Guest Writer for Wake Up World
Zinc is involved in numerous aspects of the body’s vital processes and most people are chronically deficient in this vital mineral. It is an active agent in our body’s ability to metabolize food and nutrients. It is also a necessary agent in the triggering action of 100 differing internal enzymes required for many of these metabolic actions. Zinc is also crucial for the health of the human immune system. It aids growth through its role in protein building and synthesis, and is therefore particularly needed in pregnant and lactating women.
It also plays a role in the body’s ability to heal itself after an injury. Zinc keeps our sense of smell in proper function, and is commonly linked to healthy eyes, skin and hair. What is more, we must be sure that we get enough of it in our diet, as well as from zinc supplements, as the body does not naturally have a zinc storage system.
List of Foods High in Zinc
There are many foods that contain zinc, but the following list of foods possess the highest amounts of naturally-occuring zinc. These foods would be a great addition to any diet.
1. Pumpkin seeds
Not only are they extremely high in zinc, pumpkin seeds also play a role in the prevention of prostate cancer. Pumpkin seeds also support general immune system health. For maximum zinc-intake, the seeds can be taken raw, as roasting them can deplete zinc intake.
2. Dark Chocolate
The occasional indulgence in a square of dark chocolate may offer you an extra boost to your zinc levels. One hundred grams of unsweetened dark chocolate has up to 9.6mg of zinc. Cocoa powder has 6.8mg.
This pungent bulb offers moderate levels of naturally occurring zinc, and is easy to incorporate into most any main course meal preparation. Besides from being high in zinc, garlic is also a great food for detox that contains high levels of manganese, vitamin b6, vitamin c and selenium.
4. Sesame Seeds
Whether raw, toasted or ground into tahini butter, sesame seeds hold around 10mg of zinc per 100g serving. Try incorporating more hummus (a tahini-butter-based Middle Eastern dip) into your diet, or even consider replacing wheat flour with sesame seed flour in your next baked goods or breads.
5. Watermelon seeds
It may seem strange, but try raw, dried or roasted seeds after eating your next watermelon. Popular in Eastern Asia, dried watermelon seeds have 10mg of zinc per 100g serving.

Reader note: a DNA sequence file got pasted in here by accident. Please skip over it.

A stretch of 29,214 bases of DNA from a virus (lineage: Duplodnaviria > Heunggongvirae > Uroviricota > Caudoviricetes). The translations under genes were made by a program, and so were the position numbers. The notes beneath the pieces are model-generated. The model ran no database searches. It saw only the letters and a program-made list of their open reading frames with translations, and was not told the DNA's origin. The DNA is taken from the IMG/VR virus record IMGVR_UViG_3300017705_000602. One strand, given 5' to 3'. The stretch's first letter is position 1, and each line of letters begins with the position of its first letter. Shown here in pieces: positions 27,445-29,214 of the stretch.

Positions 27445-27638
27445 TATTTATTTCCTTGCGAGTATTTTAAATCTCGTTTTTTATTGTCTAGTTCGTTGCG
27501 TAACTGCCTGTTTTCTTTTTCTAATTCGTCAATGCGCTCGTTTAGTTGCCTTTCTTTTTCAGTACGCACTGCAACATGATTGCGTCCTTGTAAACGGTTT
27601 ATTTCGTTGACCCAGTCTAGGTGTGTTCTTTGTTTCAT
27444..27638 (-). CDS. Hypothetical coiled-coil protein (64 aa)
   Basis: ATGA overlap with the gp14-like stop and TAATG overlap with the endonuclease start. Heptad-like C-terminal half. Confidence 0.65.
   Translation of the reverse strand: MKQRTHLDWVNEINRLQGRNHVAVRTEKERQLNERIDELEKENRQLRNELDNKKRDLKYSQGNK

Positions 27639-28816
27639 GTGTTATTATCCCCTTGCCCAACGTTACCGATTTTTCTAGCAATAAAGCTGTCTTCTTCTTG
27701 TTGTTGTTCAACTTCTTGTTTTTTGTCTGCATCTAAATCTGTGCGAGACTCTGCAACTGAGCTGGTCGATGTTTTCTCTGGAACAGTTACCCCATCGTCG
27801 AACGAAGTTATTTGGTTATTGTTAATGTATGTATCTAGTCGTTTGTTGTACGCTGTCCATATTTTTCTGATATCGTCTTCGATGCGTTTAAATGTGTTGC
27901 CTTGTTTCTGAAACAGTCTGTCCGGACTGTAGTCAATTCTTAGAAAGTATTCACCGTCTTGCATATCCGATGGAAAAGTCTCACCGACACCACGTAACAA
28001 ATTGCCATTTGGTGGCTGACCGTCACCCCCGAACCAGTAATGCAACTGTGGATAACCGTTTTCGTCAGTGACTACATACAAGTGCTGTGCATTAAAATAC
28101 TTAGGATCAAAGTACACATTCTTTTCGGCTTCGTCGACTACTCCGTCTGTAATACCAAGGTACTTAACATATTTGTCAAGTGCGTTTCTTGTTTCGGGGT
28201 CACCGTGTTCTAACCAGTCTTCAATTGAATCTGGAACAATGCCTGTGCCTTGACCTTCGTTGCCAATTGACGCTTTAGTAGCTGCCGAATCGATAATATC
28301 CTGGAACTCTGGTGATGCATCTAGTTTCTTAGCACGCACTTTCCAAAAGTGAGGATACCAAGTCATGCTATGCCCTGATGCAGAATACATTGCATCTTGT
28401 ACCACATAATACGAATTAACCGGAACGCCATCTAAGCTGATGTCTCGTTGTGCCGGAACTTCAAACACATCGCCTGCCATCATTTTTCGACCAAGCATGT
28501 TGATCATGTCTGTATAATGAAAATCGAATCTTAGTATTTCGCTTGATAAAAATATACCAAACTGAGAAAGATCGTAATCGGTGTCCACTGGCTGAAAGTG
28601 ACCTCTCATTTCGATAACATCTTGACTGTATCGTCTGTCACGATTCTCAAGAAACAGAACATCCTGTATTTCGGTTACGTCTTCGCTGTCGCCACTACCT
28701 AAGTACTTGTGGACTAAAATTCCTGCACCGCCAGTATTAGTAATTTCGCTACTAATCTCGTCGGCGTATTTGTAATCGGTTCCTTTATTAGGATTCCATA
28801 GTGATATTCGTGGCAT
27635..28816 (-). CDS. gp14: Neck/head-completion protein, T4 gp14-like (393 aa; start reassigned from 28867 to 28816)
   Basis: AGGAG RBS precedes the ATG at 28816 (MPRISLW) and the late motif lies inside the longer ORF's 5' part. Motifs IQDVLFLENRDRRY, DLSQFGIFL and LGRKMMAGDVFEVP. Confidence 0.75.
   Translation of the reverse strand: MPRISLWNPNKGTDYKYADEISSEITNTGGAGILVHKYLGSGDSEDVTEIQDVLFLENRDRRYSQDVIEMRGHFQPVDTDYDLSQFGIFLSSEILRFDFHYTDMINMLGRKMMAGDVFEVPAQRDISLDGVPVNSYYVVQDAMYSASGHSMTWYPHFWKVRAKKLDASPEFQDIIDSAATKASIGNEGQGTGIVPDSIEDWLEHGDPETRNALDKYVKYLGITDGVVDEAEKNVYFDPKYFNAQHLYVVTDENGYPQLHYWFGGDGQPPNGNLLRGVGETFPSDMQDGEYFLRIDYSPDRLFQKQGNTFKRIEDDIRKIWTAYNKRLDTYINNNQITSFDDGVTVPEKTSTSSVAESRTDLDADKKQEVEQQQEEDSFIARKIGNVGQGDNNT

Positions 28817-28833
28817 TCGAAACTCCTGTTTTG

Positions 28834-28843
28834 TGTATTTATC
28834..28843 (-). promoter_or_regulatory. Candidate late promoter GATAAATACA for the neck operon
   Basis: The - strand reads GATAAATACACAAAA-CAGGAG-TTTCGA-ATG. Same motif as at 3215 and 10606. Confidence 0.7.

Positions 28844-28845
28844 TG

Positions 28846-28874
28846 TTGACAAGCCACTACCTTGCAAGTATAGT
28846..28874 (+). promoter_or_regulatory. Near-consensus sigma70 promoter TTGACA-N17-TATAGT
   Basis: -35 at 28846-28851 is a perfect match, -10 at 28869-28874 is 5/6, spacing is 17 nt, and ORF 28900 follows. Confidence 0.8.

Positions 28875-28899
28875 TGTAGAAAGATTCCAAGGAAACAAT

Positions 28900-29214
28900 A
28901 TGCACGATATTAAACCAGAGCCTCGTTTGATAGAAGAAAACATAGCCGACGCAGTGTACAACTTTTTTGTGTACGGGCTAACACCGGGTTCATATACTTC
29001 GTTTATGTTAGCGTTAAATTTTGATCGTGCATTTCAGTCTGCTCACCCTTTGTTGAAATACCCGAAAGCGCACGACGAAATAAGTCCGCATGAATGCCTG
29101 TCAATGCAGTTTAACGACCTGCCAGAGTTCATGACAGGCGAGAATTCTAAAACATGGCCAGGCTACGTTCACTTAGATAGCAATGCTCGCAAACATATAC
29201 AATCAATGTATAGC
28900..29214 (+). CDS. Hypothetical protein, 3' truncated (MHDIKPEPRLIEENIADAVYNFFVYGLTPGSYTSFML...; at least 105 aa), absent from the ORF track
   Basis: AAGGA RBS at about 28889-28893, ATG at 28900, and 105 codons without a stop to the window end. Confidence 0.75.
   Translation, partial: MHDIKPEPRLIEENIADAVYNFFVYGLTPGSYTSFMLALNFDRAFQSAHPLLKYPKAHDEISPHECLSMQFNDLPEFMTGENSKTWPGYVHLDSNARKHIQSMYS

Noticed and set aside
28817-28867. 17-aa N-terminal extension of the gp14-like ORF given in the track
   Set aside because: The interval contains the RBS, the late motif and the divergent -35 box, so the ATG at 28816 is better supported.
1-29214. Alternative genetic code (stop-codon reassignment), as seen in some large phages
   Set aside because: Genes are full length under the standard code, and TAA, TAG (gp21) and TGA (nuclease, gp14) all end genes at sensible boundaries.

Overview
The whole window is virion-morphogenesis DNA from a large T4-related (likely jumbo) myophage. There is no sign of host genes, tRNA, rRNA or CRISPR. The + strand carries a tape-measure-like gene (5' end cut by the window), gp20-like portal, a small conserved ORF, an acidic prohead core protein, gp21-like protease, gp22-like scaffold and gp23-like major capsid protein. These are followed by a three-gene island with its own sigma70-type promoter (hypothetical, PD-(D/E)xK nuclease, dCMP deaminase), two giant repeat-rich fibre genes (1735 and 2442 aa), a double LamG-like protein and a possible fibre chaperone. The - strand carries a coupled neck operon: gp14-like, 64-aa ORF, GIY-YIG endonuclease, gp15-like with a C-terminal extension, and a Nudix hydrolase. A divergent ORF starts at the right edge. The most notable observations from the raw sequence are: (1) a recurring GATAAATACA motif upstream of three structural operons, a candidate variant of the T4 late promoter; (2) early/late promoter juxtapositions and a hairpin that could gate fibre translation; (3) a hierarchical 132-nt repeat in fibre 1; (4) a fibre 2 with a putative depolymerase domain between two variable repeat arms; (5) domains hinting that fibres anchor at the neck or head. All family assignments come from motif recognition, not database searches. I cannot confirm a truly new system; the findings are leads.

6. Wheat germ
An excellent additive to sprinkle on your salad, toasted wheat germ offers 17mg of zinc per 100g serving. This is over 100% of the recommended daily allowance.
7. Squash seeds
Another popular Middle Eastern seed, squash seeds hold around 10mg of zinc per 100g serving. You can remove the seeds directly from the squash eat them raw, dried or roast them in your oven. I personally prefer to eat them raw.
A 7 ounce serving contains about 2.8mg of zinc. They also contain folate and are high in protein and dietary fiber.
Other Sources of Zinc
Besides from the foods listed above, there are many other ways to get zinc in your diet. If you don’t eat any of the foods above, then I would recommend supplementing your diet with a zinc supplement. If you decide to take a zinc supplement, then be sure to do your research on the different types of zinc supplements. They are not all created equal. Personally, I would only use and recommend zinc orotate. Learn More About Zinc Orotates.
About the Author
Dr. Edward F. Group founded Global Healing Center in 1998 and is currently the Chief Executive Officer. Heading up the research and development team, Dr. Group assumes a hands-on approach in producing new and advanced degenerative disease products and information.
Dr. Group has studied natural healing methods for over 20 years and now teaches individuals and practitioners all around the world. He no longer sees patients but solely concentrates on spreading the word of health and wellness to the global community. Under his leadership, Global Healing Center, Inc. has earned recognition as one of the largest alternative, natural and organic health resources on the Internet.
Disclaimer: This article is not intended to provide medical advice, diagnosis or treatment. Views expressed here do not necessarily reflect those of Wake Up World or its staff.